Game 1 Playoff Recap: Miami Heat Stats of Significance

52-28

That was the Heat’s points in the paint edge in their all-too-easy 21-point victory over a Brooklyn Nets team that had beaten them on all four occasions in the regular season.

Miami made a living in the paint, with nearly half of their 107 total points coming from that area. With the Nets failing to find any clear answer to guarding LeBron James, the eventual three-time Finals MVP feasted in the post, abusing the lanky Shaun Livingston, the smaller Joe Johnson, and the older Paul Pierce.

The Heat had 22 assists on their 42 makes, and shot an impressive 57% overall from the field. With the Nets attempting to match the Heat with a small lineup of their own, all the Heat had to do was feast on their individual matchups, and have constant player and ball movement until an open shot was found.

Although they were only rewarded with 16 free throws, including only a combined two between LeBron and Dwyane Wade, it had more to do with the Nets’ matador defense, and their lack of a physical interior defender.

Yeah, Kevin Garnett’s there, but he’s 37-years-old and barely playing over 20 minutes anymore. With the only other interior presences featuring the likes of Mason Plumlee, Andray Blatche and Mirza Teletovic (seriously), Miami had open season going over or around the Nets’ painfully small front line.

Ray Allen: 19 points, 4 rebounds, 3 assists

The Heat couldn’t afford a repeat of Ray Allen’s sub-30% shooting against Charlotte in the previous round. So, to say the least, what the Heat got out of Ray Allen in Game 1 is more than they could have ever asked for.

In 26 minutes, Ray, going against his former teammates in Pierce and Garnett, dropped 19 points, outscoring the former Celtics duo by 11, and hit on four of his seven three-point attempts. It’s the first time since April 6th that Ray hit four threes in a game, and only the seventh time all year he’s converted four three-pointers in a game.

Three of those makes came in the second half, where the Heat outscored Brooklyn 61-43.

It’s strange to say, but Ray looked as confident in his shot as I’ve seen this season. He took shots without hesitation and at any point he had a moment of breathing room. The prospect of going up against Pierce and Garnett in a playoff series for the first time may have spurred something.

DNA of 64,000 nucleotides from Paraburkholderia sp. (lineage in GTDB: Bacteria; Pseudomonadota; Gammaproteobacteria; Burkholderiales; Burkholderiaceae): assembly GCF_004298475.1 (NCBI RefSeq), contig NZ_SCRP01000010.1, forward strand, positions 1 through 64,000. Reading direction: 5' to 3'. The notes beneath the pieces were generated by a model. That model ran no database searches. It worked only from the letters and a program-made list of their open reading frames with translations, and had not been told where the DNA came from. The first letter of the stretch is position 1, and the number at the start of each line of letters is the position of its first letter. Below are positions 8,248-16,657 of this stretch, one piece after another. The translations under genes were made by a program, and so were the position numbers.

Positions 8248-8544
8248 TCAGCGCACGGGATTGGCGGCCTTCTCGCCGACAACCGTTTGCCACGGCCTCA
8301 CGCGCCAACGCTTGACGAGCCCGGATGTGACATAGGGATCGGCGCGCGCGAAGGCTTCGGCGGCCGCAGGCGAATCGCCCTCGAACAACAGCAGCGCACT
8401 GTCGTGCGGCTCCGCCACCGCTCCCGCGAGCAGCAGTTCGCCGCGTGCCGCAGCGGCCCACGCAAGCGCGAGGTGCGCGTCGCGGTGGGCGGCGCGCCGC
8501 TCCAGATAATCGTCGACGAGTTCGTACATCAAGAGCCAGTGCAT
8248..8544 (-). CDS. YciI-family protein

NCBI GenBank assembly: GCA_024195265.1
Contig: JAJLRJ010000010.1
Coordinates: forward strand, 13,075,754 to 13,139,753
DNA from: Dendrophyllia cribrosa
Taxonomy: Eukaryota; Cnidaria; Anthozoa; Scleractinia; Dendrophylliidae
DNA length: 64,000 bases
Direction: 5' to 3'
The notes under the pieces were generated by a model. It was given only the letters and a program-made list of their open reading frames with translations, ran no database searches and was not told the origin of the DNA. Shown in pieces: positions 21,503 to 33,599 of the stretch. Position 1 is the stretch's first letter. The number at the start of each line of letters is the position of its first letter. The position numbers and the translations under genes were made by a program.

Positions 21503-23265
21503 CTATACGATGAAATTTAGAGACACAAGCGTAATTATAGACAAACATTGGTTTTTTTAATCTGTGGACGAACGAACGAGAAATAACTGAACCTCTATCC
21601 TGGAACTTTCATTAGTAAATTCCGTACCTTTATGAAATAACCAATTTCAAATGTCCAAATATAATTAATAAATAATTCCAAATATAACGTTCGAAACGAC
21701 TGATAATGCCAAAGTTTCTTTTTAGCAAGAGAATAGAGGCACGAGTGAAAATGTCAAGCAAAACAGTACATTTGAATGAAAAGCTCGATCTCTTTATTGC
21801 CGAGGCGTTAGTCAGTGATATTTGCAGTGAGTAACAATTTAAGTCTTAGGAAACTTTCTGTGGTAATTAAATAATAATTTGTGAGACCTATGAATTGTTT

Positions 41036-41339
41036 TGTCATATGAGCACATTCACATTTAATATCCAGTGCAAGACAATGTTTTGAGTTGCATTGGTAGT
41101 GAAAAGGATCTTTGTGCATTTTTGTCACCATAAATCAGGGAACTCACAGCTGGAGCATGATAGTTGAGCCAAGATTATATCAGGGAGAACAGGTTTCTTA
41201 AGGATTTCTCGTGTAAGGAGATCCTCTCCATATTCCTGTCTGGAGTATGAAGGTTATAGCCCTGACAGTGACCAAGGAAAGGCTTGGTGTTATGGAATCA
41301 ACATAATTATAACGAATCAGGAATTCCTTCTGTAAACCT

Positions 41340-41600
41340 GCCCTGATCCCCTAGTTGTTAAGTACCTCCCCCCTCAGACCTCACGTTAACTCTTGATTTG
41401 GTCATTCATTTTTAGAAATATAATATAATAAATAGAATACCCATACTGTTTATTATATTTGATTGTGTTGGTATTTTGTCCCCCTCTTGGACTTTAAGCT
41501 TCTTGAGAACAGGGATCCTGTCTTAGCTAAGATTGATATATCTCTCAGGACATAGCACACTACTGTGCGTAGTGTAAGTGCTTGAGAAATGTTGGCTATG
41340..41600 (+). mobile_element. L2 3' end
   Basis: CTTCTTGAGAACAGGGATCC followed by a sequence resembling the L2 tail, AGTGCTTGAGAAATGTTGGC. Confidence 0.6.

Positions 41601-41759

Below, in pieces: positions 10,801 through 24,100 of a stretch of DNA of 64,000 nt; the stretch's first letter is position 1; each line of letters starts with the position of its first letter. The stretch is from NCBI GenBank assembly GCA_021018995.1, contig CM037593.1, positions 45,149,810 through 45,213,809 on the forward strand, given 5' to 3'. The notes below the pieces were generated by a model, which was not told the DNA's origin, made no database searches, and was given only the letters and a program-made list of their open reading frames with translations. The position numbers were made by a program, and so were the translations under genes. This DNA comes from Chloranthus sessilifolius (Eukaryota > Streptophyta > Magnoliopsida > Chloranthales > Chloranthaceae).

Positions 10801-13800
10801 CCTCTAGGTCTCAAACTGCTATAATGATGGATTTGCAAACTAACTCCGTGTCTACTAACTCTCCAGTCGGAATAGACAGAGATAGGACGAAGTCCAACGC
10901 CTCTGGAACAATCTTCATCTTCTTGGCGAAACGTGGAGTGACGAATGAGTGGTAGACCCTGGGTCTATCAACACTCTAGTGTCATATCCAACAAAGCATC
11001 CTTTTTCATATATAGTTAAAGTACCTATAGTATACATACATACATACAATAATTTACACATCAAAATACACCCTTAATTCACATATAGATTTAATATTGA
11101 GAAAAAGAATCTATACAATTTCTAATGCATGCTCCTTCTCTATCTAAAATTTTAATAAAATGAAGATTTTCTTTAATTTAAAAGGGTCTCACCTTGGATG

Allen was actually the second-highest scorer in the game, trailing only LeBron and his 22 points. The 19 points he finished with was the most he’s scored since dropping 25 in a March 16th win over Houston.

The Nets shot 42% from three…

and still received one of the worst losses since the All-Star break. Excluding a season-finale blowout loss to Cleveland, where most of the starters sat, the Nets previous worst loss came in a 110-81 defeat to the New York Knicks back on April 2nd.

Heat fans knew they’d be due for some frustrating shot-making by these Nets, and, sure enough, they got it.

Deron Williams hit not one, but two buzzer-beating threes, including one that was shot over Chris Andersen and banked in from about 30 feet, while Joe Johnson hit three of his own. Paul Pierce hit two, although both came in the first quarter.

Brooklyn shot 46% on 44 contested shots, with Johnson going 5-for-8, Williams going 3-for-4, Teletovic going 2-for-3, and Marcus Thornton going 3-for-6. Paul Pierce was the only perimeter player who struggled on contested shots, shooting 1-for-4.

As a team, the Nets shot 30% against the Raptors from three, and were a slightly above-average three-point shooting team in the regular season.

If the Heat continue to play defense the way they were last night, limiting Brooklyn to a paltry 11 assists on 33 makes, they’ll soon see it pay off, with the Nets’ contested field goal percentage sure to drop.

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